Our first priority was to find ways for our members to travel to Haiti in order to assist with the emergency medical response. Since we did not have the resources to organize flights to Haiti, we relied on the logistical support of other major organizations. We had a list of medical volunteers ready to travel to Haiti at a moment's notice, but it was difficult to find flights.

It was very frustrating. We had a lot of people who were eager to go, but Haitian physicians weren’t on the priority list. 

How has your organization’s mission changed since the earthquake?

Before the earthquake, we focused on providing assistance to the general hospital in Haiti and academic support, such as lectures and exchange programs to do training in the States. These are on hold, since the medical schools have been destroyed. Our new strategy is to identify local Haitian health care institutions that have specific programs serving Haitian people and provide funds, whether it is for physician salaries or supplies. Our other focus is to help to rebuild the academic health care institutions in Haiti.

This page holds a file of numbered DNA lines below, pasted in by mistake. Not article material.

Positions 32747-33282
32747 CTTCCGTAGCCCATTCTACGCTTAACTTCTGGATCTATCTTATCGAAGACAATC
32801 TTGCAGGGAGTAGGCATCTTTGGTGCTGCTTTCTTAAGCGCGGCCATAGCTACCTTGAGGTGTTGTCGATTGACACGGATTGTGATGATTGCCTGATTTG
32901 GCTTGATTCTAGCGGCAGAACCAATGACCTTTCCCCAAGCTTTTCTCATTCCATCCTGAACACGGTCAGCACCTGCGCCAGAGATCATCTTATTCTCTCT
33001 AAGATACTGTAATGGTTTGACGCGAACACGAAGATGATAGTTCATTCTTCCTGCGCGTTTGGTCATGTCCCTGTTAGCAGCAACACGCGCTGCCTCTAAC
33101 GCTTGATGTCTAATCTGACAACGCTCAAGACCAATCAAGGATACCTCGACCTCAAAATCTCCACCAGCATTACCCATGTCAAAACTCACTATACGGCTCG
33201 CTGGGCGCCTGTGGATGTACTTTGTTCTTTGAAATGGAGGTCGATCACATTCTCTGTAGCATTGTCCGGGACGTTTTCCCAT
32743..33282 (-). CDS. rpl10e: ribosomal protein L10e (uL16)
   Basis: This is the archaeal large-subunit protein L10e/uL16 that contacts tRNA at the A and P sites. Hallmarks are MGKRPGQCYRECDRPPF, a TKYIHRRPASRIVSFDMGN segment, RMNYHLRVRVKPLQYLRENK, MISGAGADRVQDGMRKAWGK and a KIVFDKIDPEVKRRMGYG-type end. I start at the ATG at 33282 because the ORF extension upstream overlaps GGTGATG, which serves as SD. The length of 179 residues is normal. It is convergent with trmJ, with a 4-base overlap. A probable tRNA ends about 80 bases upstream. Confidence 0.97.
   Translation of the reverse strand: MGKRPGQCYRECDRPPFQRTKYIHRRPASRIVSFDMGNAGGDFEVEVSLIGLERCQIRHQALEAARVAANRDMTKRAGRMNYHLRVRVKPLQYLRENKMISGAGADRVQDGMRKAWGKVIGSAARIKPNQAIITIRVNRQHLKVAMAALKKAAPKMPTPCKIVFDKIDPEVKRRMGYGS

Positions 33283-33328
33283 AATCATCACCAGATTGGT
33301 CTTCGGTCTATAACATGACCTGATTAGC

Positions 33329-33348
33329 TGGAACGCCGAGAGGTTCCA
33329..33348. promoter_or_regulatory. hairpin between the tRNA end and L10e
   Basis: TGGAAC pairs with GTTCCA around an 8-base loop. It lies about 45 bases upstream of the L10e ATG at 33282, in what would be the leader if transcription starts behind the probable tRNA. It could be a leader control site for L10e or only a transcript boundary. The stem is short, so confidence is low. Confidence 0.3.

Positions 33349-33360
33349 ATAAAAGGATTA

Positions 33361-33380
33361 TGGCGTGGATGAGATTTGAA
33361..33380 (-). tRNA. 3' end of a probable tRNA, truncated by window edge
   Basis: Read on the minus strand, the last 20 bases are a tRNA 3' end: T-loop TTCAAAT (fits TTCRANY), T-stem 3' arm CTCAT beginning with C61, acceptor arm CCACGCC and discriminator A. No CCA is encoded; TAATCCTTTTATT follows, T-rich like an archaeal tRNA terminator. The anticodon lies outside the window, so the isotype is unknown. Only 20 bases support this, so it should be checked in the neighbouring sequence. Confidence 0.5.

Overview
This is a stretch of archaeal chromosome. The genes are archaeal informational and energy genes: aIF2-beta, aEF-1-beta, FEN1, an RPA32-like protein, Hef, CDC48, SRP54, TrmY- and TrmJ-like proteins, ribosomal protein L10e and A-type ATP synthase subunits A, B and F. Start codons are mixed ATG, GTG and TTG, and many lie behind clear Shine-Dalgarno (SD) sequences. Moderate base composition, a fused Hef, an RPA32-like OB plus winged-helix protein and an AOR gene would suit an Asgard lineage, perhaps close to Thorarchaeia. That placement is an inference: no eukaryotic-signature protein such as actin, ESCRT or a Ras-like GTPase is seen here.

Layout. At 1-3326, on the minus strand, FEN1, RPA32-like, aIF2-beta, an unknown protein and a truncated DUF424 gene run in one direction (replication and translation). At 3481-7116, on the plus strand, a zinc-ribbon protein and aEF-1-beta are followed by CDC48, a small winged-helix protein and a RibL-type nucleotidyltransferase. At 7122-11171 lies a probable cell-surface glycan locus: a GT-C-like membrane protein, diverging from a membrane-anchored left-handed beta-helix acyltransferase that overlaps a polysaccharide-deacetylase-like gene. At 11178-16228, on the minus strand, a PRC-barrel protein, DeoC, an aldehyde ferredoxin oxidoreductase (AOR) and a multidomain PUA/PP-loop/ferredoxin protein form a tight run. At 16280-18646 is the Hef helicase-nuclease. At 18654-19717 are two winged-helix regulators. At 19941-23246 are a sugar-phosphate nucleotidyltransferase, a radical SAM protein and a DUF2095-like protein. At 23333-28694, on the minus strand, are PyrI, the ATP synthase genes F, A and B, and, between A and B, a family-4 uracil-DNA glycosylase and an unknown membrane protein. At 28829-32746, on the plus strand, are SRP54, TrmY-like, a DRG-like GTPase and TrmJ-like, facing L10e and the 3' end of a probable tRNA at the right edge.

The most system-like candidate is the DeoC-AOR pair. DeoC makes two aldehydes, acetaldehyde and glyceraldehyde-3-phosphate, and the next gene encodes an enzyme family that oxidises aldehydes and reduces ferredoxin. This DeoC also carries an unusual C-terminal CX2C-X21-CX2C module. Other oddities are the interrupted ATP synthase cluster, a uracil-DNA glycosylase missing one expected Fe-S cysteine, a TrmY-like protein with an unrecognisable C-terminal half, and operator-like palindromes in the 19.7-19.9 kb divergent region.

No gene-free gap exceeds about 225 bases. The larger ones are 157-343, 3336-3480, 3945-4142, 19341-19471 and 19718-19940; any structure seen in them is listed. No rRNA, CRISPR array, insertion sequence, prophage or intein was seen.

What did you think of the media coverage after the earthquake? Has it been balanced?

We are grateful to the media in general for providing extended coverage of the earthquake aftermath and for keeping the focus on Haiti for a long time. Concerning the emergency medical response, the media put the spotlight almost exclusively on American and other foreign medical teams, largely ignoring the contribution of local Haitian physicians, or physicians of Haitian descent who traveled to Haiti from the U.S. or Canada. They treated lots of patients and contributed significantly to the relief effort, and it wasn’t reported. 


Dr. Erin Marcus is associate professor of clinical medicine at the University of Miami Miller School of Medicine. A Doctor's Word is supported by a grant from the Ford Foundation.